To find Wi‑Fi hotspots to suggest, Wi‑Fi Sense has to know where you are. To do this, Wi‑Fi Sense uses the Windows 10 location service, which can be turned on or off for your device.
As long as Location for this device is on in Settings > Privacy > Location on your PC, Wi‑Fi Sense can look for open hotspots near you, even if Location is turned off for your user account. (Only administrator accounts have access to the Location for this device setting.)
On your phone, Wi‑Fi Sense can’t discover your device location if you have Location turned off in Settings > Privacy > Location.
For more info about Windows 10 location service, see Windows 10 location service and privacy.
Wi‑Fi Sense may have been turned on or off when your Windows 10 device was first set up, either by choosing Express settings, or by turning on Automatically connect to suggested open hotspots. Not all networks are secure.
On your PC, go to Settings > Network & Internet > Wi‑Fi > Manage Wi‑Fi settings. On your phone, go to Settings > Network & wireless > Wi‑Fi > Wi‑Fi Sense.
Check to see whether Connect to suggested open hotspots is turned on. If it is on, Wi‑Fi Sense will automatically connect you to suggested open Wi‑Fi hotspots.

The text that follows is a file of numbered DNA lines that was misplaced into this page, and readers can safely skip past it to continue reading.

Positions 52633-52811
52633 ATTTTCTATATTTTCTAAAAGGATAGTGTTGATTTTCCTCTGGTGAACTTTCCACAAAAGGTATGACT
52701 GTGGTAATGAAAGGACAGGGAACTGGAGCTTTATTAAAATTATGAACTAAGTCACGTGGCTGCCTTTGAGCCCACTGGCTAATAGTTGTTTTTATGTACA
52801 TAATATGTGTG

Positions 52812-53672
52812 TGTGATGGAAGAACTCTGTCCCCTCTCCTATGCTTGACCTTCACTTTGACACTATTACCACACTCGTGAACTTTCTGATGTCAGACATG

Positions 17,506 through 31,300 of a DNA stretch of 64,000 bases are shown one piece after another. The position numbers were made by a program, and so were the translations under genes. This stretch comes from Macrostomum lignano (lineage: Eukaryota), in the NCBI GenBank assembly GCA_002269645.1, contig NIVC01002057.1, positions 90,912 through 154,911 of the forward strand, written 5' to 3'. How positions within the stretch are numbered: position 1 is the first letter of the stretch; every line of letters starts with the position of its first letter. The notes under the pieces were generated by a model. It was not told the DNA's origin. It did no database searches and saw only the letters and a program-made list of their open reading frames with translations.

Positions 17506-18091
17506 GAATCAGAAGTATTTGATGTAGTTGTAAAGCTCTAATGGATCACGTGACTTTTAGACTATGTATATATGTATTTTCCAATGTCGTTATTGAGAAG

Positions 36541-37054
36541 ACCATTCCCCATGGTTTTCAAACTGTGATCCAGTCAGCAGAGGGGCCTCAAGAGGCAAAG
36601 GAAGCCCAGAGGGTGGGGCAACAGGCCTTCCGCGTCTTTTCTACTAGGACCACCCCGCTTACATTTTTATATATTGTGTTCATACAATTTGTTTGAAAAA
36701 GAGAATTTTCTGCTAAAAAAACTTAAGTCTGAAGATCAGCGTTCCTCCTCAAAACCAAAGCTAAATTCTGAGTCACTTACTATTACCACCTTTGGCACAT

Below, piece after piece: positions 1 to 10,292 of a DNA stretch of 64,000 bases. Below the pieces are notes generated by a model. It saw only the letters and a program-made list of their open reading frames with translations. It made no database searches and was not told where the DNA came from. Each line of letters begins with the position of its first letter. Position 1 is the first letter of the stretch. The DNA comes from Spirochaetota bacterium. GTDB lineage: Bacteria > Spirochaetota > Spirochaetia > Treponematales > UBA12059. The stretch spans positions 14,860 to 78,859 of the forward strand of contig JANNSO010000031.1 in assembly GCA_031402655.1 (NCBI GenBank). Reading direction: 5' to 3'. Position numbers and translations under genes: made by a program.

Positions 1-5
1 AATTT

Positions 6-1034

The service that was used to share networks with Facebook friends, Outlook.com contacts, or Skype contacts is no longer available. This means:
The Connect to networks shared by my contacts setting will still appear in Settings > Network & Internet > Wi‑Fi > Manage Wi‑Fi settings on your PC, and in Settings > Network & wireless > Wi‑Fi > Wi‑Fi Sense on your phone. However, this setting will have no effect now. Regardless of what it’s set to, networks won’t be shared with your contacts. Your contacts won’t be connected to networks you’ve shared with them, and you won’t be connected to networks they’ve shared with you.
Even if you selected Automatically connect to networks shared by your contacts when you first set up your Windows 10 device, you still won’t be connected to networks your contacts have shared with you.
If you select the Share network with my contacts check box the first time you connect to a new network, the network won’t be shared.
Under Wi‑Fi Sense, change Connect to suggested open hotspots if you like.
If you have an open network at your home or small business and you want to make sure Wi‑Fi Sense doesn’t automatically connect Wi‑Fi Sense customers to it, change the name of your network to add _optout to the name of your network. For example, you could change your network name from “my_network” to “my_network_optout”.
It can take several days for your network to be added to the opted-out list for Wi‑Fi Sense, so Wi‑Fi Sense customers might still be automatically connected to it for a while after you add _optout to the name. If you want to stop Wi‑Fi Sense from connecting customers to it sooner than that, add a password to your Wi‑Fi network. For instructions about how to change your network name or add a password, check the documentation for your router or access point.